My research interests range across a variety of areas, including experimental writing, Postmodernism, literature and music, philosophy of language and literary theory, literature and religion, cultural representations of catastrophe and apocalypse. I am project leader for the AHRC funded project ‘Interdisciplinary Italy 1900-2015: Art, Music, Text’, and I am working on a comparative study of the European apocalyptic novel.
 
Experimental Literature and Art, 1955-1975
My book "The Eloquence of Ghosts" (2010, winner of the 2012 Edinburgh Gadda Prize) examines the creative possibilities of hybrid genres and open form, as they emerged in the context of Italy’s literary and artistic neo-avant-garde of the Fifties and Sixties. I explore the influence of literary and philosophical models, the relationship between literary and visual texts, and changing assumptions about realism and fantasy. I am also interested in the idea of a nostalgic and deliberately anachronistic “late modernism”, in explicit contrast with Postmodernism’s radical displacement of established norms. Giorgio Manganelli, one of Italy’s most original authors, has been at the centre of this project, but I am also interested in the works of Italo Calvino, Primo Levi, Elsa Morante, Guido Morselli, Paolo Volponi. I wish to trace similar tensions on a European level, and have been exploring the possibility of a European network for the study of experimental literature and artistic border-crossings during Europe’s “long Sixties”. 

I am writing a monograph on Umberto Eco, the neo-avant-garde’s chief theorist, and subsequently one of its most eloquent critics. As project leader for the AHRC funded network ‘Interdisciplinary Italy 1900-2015: Art, Music, Text’, I have been concerned with the recent fascination with interdisciplinarity and the profound crisis of traditional institutions of learning and research. My own research, in this context, explores interdisciplinary practice not only as a research method (“Writing like music”, 2008), but also as a way of strengthening institutions and disciplines, by increasing our ties with those working outside of academia.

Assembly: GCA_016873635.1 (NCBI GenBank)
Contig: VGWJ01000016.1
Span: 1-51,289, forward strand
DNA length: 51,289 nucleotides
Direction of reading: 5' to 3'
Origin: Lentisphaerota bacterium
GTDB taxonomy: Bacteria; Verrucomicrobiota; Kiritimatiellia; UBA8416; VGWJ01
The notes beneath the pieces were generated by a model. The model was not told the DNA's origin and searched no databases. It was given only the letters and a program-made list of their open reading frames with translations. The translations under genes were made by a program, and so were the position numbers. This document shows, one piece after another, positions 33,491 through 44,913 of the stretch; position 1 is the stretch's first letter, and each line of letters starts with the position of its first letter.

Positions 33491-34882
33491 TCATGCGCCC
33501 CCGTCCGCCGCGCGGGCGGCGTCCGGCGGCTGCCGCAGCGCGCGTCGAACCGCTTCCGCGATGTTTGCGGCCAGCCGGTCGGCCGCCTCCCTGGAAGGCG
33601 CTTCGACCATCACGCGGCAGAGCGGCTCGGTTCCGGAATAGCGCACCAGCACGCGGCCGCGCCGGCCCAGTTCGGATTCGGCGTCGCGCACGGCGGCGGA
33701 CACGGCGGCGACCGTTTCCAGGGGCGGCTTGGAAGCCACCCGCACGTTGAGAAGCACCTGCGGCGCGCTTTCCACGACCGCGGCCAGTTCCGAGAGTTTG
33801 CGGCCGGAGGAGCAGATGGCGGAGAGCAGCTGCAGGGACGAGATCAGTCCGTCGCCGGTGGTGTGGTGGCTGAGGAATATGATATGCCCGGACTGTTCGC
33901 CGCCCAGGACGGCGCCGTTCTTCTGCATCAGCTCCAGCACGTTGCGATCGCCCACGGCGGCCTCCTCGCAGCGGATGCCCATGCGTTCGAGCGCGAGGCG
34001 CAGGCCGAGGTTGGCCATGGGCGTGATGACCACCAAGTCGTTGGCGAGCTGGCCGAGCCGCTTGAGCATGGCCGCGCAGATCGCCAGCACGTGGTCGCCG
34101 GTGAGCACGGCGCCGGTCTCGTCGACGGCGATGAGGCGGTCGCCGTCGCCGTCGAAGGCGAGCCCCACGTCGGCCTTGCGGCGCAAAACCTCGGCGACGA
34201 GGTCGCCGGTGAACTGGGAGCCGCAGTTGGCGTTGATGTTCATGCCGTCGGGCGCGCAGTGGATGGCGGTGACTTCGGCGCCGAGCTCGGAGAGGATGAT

Apocalypse Fiction and the Literature of Last Men
This project is partly inspired by my work on the post-war avant-gardes and originates from the idea that dystopian fiction – as I suggest in “Finire il mondo” (2003) – flourished in the Seventies as an alternative to both traditional realism and radical stylistic experiments. My comparative and interdisciplinary approach highlights the continuities between religious and secular philosophies of history, and examines apocalypse fiction as a privileged point of encounter between literature, philosophy and religious thought, as well as between “high” and “popular” culture. I explore this idea in a recent journal article (“Naturalizing apocalypse”, 2012) and have started collecting material for a monograph, which traces the historical origins of last man fiction to the Romantic period. My interest in solitary survivors is also central to research-led courses CLITG006 “Apocalypse Literature” and ELCS4014 “Cold War Fantasies 1945-1989”.